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Madeline and the Gypsies
A lot or a little?
The parents' guide to what's in this book.
What parents need to know
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What's the story?
A gypsy carnival and a sudden storm provide little schoolgirl Madeline and her friend, Pepito, a chance to experience gypsy life, which most readers will think looks like a lot of fun. The illustrations of horses, elephants, and bright-colored gypsy clothing are inviting, yet when a gypsy woman tries to keep them from Miss Clavel, young readers could be frightened.
Is it any good?
Kids will enjoy the story and colorful artwork, though adults may find the plot and rhyme less than perfect. Bemelmans makes some awkward word choices, such as shirty to rhyme with dirty. And the plot plays on the stereotype of gypsies stealing children, and it's especially frightening when the two are sewed up inside a lion's costume to keep Miss Clavel from finding them.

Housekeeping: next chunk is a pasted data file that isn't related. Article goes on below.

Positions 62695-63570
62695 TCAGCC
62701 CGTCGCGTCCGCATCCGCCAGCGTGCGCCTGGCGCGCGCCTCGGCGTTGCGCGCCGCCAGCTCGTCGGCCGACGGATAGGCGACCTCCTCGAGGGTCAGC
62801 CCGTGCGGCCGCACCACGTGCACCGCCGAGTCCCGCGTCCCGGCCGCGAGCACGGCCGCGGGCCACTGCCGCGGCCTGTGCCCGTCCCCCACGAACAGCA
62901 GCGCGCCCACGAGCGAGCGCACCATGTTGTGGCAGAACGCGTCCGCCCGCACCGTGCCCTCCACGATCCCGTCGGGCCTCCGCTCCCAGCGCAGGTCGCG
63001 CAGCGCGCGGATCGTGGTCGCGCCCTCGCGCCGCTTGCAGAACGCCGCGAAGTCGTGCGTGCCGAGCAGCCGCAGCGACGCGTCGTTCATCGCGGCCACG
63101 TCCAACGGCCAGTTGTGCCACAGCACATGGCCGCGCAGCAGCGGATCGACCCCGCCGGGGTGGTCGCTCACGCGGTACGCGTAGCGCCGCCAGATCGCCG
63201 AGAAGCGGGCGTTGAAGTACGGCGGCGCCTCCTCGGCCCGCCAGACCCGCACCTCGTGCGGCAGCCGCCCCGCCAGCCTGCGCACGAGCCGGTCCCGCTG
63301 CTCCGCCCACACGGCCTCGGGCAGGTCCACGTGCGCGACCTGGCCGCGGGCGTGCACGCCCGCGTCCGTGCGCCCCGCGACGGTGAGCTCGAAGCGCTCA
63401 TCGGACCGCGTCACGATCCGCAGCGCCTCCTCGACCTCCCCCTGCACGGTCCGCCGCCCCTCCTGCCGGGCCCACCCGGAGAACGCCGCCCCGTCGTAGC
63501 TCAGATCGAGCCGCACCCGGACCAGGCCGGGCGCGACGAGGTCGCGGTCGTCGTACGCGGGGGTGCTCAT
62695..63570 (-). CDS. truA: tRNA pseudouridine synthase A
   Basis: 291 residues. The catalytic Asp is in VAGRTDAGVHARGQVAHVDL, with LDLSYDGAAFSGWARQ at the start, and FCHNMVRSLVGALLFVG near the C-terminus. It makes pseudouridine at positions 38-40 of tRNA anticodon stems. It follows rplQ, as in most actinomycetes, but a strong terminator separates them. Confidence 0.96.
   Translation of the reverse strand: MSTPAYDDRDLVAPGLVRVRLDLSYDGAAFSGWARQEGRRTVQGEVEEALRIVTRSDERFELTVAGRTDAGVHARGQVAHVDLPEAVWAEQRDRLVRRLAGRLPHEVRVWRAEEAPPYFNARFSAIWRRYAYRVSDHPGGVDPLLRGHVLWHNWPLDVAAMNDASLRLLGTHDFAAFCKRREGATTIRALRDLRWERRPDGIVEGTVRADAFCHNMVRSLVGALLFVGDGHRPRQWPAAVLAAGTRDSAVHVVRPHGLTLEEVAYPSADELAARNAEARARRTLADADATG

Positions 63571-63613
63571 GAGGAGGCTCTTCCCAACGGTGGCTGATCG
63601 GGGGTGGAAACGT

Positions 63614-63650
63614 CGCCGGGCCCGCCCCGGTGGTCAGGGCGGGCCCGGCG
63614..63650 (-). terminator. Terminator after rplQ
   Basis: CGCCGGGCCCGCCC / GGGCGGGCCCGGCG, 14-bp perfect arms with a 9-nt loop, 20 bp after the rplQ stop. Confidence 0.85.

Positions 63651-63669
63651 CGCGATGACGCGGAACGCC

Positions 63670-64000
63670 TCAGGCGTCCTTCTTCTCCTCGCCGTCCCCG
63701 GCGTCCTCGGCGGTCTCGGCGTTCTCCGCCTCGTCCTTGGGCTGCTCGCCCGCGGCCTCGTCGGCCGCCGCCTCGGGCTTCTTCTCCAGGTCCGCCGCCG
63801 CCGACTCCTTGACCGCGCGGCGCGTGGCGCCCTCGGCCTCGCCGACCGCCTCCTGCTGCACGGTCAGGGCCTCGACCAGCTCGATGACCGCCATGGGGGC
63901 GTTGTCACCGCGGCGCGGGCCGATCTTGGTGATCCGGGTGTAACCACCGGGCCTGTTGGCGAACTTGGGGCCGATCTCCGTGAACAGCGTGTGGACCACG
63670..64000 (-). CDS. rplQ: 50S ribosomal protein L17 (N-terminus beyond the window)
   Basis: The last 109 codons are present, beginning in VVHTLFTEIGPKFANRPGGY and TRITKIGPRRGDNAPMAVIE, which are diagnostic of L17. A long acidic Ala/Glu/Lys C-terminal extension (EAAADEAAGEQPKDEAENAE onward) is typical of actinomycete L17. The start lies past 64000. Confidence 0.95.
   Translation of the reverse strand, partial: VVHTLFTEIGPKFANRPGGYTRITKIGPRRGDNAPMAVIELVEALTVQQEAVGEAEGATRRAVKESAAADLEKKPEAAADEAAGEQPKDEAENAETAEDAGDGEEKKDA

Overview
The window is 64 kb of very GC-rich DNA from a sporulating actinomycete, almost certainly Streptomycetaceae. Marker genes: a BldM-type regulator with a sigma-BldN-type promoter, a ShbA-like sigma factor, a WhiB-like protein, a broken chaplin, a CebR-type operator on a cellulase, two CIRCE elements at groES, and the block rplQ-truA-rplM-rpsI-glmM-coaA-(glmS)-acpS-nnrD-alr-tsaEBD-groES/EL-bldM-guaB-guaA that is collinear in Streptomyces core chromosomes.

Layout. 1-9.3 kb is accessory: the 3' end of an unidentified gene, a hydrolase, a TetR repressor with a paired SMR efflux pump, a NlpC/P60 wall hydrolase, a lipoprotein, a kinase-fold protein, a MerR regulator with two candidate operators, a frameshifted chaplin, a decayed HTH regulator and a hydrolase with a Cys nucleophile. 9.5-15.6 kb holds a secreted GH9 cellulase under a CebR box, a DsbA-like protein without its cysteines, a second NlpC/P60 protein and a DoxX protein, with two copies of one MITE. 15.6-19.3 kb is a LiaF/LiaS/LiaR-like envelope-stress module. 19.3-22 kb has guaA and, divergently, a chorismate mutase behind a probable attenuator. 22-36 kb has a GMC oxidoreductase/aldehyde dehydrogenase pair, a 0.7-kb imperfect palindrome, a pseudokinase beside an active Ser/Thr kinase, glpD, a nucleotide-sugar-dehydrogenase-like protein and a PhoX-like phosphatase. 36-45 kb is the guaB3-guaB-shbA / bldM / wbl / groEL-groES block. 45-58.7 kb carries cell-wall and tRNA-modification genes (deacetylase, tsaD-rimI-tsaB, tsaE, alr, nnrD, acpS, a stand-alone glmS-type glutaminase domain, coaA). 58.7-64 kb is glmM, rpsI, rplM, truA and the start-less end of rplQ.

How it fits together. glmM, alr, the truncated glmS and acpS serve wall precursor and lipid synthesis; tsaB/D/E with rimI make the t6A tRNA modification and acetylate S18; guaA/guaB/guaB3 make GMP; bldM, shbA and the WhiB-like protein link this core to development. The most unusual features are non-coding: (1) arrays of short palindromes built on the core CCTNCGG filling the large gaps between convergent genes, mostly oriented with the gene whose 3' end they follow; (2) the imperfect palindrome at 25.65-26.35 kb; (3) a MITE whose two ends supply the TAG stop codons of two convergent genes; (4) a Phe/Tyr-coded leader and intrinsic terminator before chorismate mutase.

In this tale, Madeline and Pepito get to experience the gypsy life, learn some tricks, and, best of all, "never have to brush your teeth, and never-never to go to sleep." Ludwig Bemelmans's artwork is fanciful, with more color and chaos than usual, evoking the style of the gypsies. A particularly lovely night scene illustrates the outside of Mont Saint-Michel, and a busy train-station scene accompanies a reassuring verse about coming home after a journey.